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"Un chien dort-il autant qu'un chat ?"

Translation:Does a dog sleep as much as a cat?

April 13, 2018

18 Comments


https://www.duolingo.com/profile/Cestlavie585329

Why there is a "il" after dort ???


https://www.duolingo.com/profile/Trofaste

This is the formal way of asking the question, with a verb-subject inversion. When the subject is something like a dog, it is stated, then is followed by the inversion with the appropriate pronoun:

  • Le chien dort-il ? (Is the dog sleeping?)
  • La fille dort-elle ? (Is the girl sleeping?)
  • Les hommes mangent-ils ? (Are the men eating?)
  • Les tortues nagent-elles ? (Are the turtles/tortoises swimming?)

Note that if the correctly conjugated form of the verb ends with a vowel and the pronoun starts with a vowel, -t- will be inserted between the verb and the pronoun for euphony:

  • Le garçon mange-t-il ? (Is the boy eating?)
  • La baleine marche-t-elle ? (Does the whale walk?)

https://www.duolingo.com/profile/CherylFont1

Can you tell me how you italicize words in duo?


https://www.duolingo.com/profile/Trofaste

Put * on each side of the word(s) you want to italicise. For example, *example 1* gives example 1.
Two * on each side bolds it (**example 2** gives example 2) and three on each side both bolds and italicises it (***example 3*** gives example 3).


https://www.duolingo.com/profile/CherylFont1

Thank you for your quick response. I will definitely add this skill to my duolingo tool box.


https://www.duolingo.com/profile/grant869259

Great response, thanks


https://www.duolingo.com/profile/Mara160849

And can you say "Dort un chien autant qu'un chat ?"


https://www.duolingo.com/profile/Trofaste

No, only the three ways I listed above:

  • Formal: Un chien dort-il autant qu'un chat ?
  • Standard: Est-ce qu'un chien dort autant qu'un chat ?
  • Informal/relaxed: Un chien dort autant qu'un chat ?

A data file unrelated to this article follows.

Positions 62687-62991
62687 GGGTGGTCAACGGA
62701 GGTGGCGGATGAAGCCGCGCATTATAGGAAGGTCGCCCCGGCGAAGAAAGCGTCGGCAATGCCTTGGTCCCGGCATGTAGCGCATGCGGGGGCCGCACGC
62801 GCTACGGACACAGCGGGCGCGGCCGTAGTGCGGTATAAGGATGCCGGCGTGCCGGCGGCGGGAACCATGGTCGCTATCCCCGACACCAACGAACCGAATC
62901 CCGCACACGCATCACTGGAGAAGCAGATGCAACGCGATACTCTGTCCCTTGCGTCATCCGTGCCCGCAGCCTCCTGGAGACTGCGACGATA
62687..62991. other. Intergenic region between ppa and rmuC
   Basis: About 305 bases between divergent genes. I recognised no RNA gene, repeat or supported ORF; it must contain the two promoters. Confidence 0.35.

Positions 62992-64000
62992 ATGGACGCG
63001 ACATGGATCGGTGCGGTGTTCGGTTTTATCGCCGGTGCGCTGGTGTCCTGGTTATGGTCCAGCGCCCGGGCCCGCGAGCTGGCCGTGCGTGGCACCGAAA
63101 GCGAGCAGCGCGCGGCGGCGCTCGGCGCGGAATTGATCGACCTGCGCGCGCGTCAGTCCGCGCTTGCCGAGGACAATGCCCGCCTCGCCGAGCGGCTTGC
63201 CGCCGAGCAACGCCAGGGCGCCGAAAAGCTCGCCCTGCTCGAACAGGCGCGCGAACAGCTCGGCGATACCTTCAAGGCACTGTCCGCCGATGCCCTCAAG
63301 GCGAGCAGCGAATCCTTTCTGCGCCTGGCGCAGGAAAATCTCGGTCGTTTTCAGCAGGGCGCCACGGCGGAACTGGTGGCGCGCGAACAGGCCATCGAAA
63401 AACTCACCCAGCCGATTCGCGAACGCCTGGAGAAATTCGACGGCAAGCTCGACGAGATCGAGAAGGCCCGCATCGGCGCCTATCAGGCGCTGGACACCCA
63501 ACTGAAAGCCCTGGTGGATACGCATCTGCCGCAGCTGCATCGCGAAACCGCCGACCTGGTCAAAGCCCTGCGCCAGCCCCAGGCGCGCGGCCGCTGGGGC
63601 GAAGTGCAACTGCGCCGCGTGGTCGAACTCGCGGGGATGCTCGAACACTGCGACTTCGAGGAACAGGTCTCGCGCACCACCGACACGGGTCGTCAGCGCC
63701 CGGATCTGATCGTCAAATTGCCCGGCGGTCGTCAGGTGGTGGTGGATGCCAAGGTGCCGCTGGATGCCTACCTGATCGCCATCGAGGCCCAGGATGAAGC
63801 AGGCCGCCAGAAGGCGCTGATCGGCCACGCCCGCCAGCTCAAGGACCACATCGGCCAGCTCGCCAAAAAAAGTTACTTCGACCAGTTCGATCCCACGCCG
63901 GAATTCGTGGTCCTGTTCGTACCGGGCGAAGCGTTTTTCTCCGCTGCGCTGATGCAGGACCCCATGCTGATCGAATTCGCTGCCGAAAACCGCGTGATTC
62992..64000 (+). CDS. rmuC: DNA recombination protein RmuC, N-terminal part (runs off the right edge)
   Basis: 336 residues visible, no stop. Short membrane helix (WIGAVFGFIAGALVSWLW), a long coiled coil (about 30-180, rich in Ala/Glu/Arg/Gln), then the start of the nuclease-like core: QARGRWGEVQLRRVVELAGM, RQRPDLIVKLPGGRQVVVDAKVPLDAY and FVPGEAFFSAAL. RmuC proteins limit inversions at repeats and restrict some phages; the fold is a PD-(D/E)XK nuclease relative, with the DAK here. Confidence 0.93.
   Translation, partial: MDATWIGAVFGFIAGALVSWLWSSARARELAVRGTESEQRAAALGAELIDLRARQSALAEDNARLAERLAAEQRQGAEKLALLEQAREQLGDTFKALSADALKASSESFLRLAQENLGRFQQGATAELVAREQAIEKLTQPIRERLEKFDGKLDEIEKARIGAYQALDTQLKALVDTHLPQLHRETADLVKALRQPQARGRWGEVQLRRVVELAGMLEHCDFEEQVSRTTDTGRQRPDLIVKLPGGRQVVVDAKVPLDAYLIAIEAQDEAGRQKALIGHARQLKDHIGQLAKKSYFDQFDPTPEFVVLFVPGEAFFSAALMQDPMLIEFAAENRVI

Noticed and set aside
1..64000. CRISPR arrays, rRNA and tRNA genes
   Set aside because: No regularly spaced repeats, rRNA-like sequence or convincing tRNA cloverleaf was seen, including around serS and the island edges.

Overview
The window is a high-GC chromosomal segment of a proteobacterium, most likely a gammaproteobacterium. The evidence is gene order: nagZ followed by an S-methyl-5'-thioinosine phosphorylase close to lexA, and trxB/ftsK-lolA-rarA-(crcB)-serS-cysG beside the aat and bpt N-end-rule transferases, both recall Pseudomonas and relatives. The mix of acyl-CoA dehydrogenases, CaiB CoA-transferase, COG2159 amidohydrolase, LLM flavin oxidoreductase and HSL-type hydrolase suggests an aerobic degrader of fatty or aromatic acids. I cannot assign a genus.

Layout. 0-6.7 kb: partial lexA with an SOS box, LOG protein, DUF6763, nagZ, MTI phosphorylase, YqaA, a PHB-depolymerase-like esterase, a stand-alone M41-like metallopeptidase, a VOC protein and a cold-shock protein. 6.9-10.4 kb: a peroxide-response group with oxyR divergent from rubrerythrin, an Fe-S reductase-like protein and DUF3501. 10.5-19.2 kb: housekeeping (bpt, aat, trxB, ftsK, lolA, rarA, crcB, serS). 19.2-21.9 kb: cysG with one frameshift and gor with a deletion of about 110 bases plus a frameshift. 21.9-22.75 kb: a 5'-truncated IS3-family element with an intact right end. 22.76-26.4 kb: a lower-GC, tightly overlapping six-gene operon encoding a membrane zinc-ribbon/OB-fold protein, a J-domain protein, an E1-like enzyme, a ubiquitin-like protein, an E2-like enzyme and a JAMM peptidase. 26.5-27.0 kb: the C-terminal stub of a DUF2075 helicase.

https://www.duolingo.com/profile/Sarah516657

why is the following wrong? - a dog does it sleep as much as a cat


https://www.duolingo.com/profile/AdhiHargo

It sounds wrong in English, doesn't it? I've come to accept what's a correct construct in English may not be in French, and vice-versa.

My latest sting: "How long is it" > "Quelle est la durée" (which one is the duration).


https://www.duolingo.com/profile/smatprabby

To show incredulity, could a speaker emphasize the words "dog" and "cat," thus making a possible translation "A DOG sleeps as much as a CAT?" I suspected "does" would be required, but I chanced it with the above. Alas, it was not accepted.


https://www.duolingo.com/profile/Agonisti

Was this the 'formal' formulation?


https://www.duolingo.com/profile/Trofaste

Yes, the formal version with the verb-subject inversion.

  • Formal: Un chien dort-il autant qu'un chat ?
  • Standard: Est-ce qu'un chien dort autant qu'un chat ?
  • Informal/relaxed: Un chien dort autant qu'un chat ?

https://www.duolingo.com/profile/Goncharushik

How do we ask When/how much does a dog sleep?


https://www.duolingo.com/profile/rich345

what's the answer? it's an interesting question...


https://www.duolingo.com/profile/BiB654110

Why was this translation rejected? "Sleeps a dog as much as a cat"


https://www.duolingo.com/profile/jwl99

That doesn't really sound natural in English. You could say "a dog sleeps as much as a cat?" with inflection at the end of the statement to make it a question.


https://www.duolingo.com/profile/JjEDSu

Thats not near correct english. If you make a sentence in another language u need to make sure it makes sense in other languages

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